• How will coastal and ocean ecosystems respond to changes in physical forcing, particularly those subject to intense human harvesting? How will the boreal forest shift as temperature and precipitation change at high latitudes? What will be the impacts on animal migration patterns and on the prevalence of invasive species?

  • Will previously rare diseases become common? How will mosquito-borne viruses spread with changes in rainfall and drought? Can we better predict the outbreak of avian flu? What are the health impacts of an expanded ozone hole that could result from a cooling of the stratosphere, which would be associated with climate change?

  • Will tropical cyclones and heat waves become more frequent and more intense? Are major fault systems nearing the release of stress via strong earthquakes?

The required observing system is one that builds on the current fleet of space-based instruments and brings to a new level of integration our understanding of the Earth system.


As documented in this report, the extraordinary U.S. foundation of global observations is at great risk. Between 2006 and the end of the decade, the number of operating missions will decrease dramatically, and the number of operating sensors and instruments on NASA spacecraft, most of which are well past their nominal lifetimes, will decrease by some 40 percent (see Figures ES.1 and ES.2). Furthermore, the replacement sensors to be flown on the National Polar-orbiting Operational Environmental Satellite System (NPOESS)3 are generally less capable than their Earth Observing System (EOS) counterparts.4 Among the many measurements expected to cease over the next few years, the committee has identified several that are providing critical information now and that need to be sustained into the next decade—both to continue important time series and to provide the foundation necessary for the recommended future observations. These include measurements of total solar irradiance and Earth radiation and vector sea-surface winds; limb sounding of ozone profiles; and temperature and water vapor soundings from geostationary and polar orbits.5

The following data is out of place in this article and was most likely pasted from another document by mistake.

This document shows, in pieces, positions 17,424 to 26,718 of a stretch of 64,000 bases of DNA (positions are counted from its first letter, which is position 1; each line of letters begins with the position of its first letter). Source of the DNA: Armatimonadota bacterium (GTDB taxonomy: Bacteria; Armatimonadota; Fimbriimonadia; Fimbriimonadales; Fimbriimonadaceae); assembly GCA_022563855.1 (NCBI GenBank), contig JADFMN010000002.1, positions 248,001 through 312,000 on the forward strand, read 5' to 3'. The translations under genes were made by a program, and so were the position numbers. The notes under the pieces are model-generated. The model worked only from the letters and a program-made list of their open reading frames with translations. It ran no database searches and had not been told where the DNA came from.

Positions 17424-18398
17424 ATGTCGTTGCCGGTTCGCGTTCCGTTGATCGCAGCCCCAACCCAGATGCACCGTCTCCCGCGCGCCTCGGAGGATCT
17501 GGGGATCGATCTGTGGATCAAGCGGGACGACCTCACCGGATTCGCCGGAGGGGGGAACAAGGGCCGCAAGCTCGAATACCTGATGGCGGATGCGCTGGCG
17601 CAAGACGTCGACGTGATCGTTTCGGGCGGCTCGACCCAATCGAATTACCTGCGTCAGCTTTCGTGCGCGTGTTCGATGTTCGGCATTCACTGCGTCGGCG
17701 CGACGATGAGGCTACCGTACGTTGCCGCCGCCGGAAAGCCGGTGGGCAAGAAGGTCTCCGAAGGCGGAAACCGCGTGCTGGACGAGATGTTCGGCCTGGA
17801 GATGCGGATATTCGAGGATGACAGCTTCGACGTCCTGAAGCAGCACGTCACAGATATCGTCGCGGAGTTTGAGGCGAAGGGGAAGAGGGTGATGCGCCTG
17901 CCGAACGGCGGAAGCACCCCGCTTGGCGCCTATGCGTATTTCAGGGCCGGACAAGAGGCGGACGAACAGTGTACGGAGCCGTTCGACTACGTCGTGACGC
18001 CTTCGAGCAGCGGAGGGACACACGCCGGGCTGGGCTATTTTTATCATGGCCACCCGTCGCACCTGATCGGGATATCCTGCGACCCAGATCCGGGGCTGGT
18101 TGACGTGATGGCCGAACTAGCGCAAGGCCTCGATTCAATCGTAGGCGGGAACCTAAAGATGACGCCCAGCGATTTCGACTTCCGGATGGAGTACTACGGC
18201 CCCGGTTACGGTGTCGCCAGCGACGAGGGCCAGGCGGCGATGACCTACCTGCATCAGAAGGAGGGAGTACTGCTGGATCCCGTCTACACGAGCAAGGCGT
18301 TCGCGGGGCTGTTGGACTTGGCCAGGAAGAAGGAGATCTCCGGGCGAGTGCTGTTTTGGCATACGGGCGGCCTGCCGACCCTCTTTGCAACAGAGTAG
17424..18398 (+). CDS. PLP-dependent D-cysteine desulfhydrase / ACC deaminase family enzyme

As highlighted in the committee’s interim report, there is substantial concern that substitution of passive microwave sensor data for active scatterometry data will worsen El Niño and hurricane forecasts as well as weather forecasts in coastal areas.6 Given the status of existing surface wind measurements and the substantial uncertainty introduced by the cancellation of the CMIS instrument on NPOESS, the committee believes it imperative that a measurement capability be available to prevent a data gap when the NASA QuikSCAT mission, already well past its nominal mission lifetime, terminates.

Questions about the future of wind measurement capabilities are part of a larger set of issues related to the development of a mitigation strategy to recover capabilities lost in the recently announced descoping and cancellations of instruments and spacecraft planned for the NPOESS constellation. A request for


See a description at http://www.ipo.noaa.gov/.


NASA’s Earth Observing System (EOS) includes a series of satellites, a science component, and a data system supporting a coordinated series of polar-orbiting and low-inclination satellites for long-term global observations of the land surface, biosphere, solid Earth, atmosphere, and oceans. See http://eospso.gsfc.nasa.gov/eos_homepage/description.php.


As discussed in the Preface and in more detail in Chapter 2, the continuity of a number of other critical measurements, such as sea-surface temperature, is dependent on the acquisition of a suitable instrument on NPOESS to replace the now-canceled CMIS sensor.


Also, see pp. 4–5 of the Oceans Community Letter to the Decadal Survey, available at http://cioss.coas.oregonstate.edu/CIOSS/Documents/Oceans_Community_Letter.pdf, and the report of the NOAA Operational Ocean Surface Vector Winds Requirements Workshop, June 5–7, 2006, National Hurricane Center, Miami, Fla., P.Chang and Z.Jelenak, eds.

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